What role does the grip play in controlling the clubface

The Role of the Grip in Controlling the Clubface in Golf

When it comes to golf, the grip is one of the most fundamental aspects of the game. A proper grip allows the golfer to have control over the clubface, which ultimately affects the direction and trajectory of the ball.

The Importance of a Neutral Grip

Having a neutral grip is crucial in maintaining control over the clubface. A neutral grip means that the hands are positioned on the club in a way that allows the clubface to be square to the target at impact. This ensures that the clubface is not open or closed, which can lead to inconsistent shots.

The Placement of the Hands

  • The lead hand, for a right-handed golfer, is the left hand and should be placed on the club first. The lifeline of the left hand should rest on top of the grip with the thumb pointing down the shaft.
  • The trailing hand, the right hand for a right-handed golfer, is placed below the lead hand. The little finger of the trailing hand should interlock with the index finger of the lead hand. Alternatively, some golfers prefer using the overlapping grip, where the little finger of the trailing hand rests on top of the index finger of the lead hand.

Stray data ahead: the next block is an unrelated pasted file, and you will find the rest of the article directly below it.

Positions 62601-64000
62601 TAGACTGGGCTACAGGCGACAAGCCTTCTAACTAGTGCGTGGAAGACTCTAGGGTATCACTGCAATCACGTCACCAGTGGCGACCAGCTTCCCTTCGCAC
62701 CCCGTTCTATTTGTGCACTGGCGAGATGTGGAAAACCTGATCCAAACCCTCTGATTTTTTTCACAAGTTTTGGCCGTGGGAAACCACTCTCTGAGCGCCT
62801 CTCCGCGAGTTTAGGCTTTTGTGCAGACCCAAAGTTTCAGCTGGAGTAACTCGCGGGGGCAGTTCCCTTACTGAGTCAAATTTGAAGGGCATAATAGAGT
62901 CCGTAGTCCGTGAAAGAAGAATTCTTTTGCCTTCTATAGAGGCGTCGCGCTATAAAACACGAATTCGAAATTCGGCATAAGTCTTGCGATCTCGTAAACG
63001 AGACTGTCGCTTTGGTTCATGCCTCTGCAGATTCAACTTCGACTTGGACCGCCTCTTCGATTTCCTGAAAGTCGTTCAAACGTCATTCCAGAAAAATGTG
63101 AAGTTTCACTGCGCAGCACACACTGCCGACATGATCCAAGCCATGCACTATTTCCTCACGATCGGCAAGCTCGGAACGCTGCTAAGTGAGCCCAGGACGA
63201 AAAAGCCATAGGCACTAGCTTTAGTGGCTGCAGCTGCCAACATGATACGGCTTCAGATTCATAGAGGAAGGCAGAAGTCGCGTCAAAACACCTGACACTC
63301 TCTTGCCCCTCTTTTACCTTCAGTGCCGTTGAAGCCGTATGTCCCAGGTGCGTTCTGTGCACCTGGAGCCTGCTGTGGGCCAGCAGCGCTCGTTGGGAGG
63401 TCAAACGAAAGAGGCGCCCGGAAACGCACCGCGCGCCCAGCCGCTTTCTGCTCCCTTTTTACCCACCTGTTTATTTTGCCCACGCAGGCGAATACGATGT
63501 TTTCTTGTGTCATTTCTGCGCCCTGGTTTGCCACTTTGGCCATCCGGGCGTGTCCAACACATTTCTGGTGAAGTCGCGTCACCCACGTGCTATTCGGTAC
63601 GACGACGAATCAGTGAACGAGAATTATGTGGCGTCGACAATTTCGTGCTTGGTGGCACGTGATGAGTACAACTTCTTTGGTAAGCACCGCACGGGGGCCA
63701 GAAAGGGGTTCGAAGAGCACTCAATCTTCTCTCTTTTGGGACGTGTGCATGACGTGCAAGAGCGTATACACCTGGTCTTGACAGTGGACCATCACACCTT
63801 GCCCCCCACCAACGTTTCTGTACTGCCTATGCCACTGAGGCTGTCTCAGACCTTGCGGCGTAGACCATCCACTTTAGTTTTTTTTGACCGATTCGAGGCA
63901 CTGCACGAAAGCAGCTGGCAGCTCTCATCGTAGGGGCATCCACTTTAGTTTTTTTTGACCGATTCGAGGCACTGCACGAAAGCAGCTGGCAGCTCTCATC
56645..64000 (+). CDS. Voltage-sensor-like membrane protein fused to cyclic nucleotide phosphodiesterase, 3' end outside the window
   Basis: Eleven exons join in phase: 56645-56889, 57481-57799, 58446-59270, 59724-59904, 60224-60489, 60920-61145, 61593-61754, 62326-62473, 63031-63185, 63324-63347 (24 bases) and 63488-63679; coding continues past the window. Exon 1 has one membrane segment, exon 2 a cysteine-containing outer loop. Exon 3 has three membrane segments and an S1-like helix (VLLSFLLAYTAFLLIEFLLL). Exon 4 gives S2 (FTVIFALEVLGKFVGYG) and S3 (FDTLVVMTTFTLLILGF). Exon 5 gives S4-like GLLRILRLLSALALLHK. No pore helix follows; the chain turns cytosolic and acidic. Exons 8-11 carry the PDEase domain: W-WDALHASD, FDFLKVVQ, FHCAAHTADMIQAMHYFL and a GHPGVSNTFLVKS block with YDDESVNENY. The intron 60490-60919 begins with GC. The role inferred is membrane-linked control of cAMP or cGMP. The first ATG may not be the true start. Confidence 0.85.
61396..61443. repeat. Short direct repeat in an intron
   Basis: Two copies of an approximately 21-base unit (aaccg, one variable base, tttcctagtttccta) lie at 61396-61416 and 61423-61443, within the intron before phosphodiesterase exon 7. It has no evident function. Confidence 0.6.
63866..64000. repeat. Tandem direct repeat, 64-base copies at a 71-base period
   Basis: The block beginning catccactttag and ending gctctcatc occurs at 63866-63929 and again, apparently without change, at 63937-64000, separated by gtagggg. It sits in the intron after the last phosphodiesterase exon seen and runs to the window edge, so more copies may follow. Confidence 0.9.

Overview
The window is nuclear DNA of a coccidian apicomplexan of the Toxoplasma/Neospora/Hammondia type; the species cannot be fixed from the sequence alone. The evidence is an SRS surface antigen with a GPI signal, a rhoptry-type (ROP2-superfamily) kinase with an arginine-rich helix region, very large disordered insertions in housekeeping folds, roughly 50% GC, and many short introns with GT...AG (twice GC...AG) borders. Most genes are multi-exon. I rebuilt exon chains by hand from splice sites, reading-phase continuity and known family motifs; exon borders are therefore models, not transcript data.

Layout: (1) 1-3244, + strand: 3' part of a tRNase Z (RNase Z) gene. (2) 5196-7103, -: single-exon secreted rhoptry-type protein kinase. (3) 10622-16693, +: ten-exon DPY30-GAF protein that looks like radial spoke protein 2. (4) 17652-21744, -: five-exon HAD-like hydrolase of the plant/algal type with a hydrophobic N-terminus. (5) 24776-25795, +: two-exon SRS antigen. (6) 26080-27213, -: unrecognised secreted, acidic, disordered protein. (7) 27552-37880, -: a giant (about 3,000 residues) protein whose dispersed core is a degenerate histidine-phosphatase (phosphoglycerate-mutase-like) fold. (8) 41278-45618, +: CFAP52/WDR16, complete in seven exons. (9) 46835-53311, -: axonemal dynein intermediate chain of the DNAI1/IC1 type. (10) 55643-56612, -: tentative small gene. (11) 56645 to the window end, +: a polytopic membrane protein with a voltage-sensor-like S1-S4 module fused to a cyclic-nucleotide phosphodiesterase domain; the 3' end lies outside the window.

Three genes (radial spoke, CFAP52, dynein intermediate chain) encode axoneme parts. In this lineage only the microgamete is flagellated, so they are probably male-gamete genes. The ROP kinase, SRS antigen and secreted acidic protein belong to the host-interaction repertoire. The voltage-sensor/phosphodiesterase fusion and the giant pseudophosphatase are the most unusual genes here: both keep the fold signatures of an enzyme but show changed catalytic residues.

Pressure and Tension

While gripping the club, it's important to have a balance of pressure and tension. Gripping the club too tightly can result in restricted wrist movement and a lack of clubhead control. On the other hand, gripping the club too loosely can lead to the club slipping or twisting in the hands during the swing.

The Role of the Fingers

The fingers play a significant role in controlling the clubface. The pad of the lead thumb should be placed on the top of the club grip, allowing for an effective hinge during the swing. The remaining fingers of both hands should wrap around the grip naturally, without gripping too tightly.

The Vardon Grip

The Vardon grip, also known as the overlapping grip, is one of the most widely used grip styles in golf. This grip allows for better control and stability of the clubface. With this grip, the little finger of the trailing hand rests on top of the index finger of the lead hand, creating a connection between the hands that promotes a unified swing.

Correcting the Grip

If you find that your shots are consistently slicing or hooking, it may be a sign that your grip needs adjustment. Working with a golf instructor or coach can help you identify and correct any grip issues that may be affecting your shot accuracy.


The grip is a critical aspect of controlling the clubface in golf. A proper grip allows for better control, leading to more accurate shots. By understanding the importance of a neutral grip, the correct placement of the hands, and the role of the fingers, golfers can enhance their control over the clubface and improve their overall game.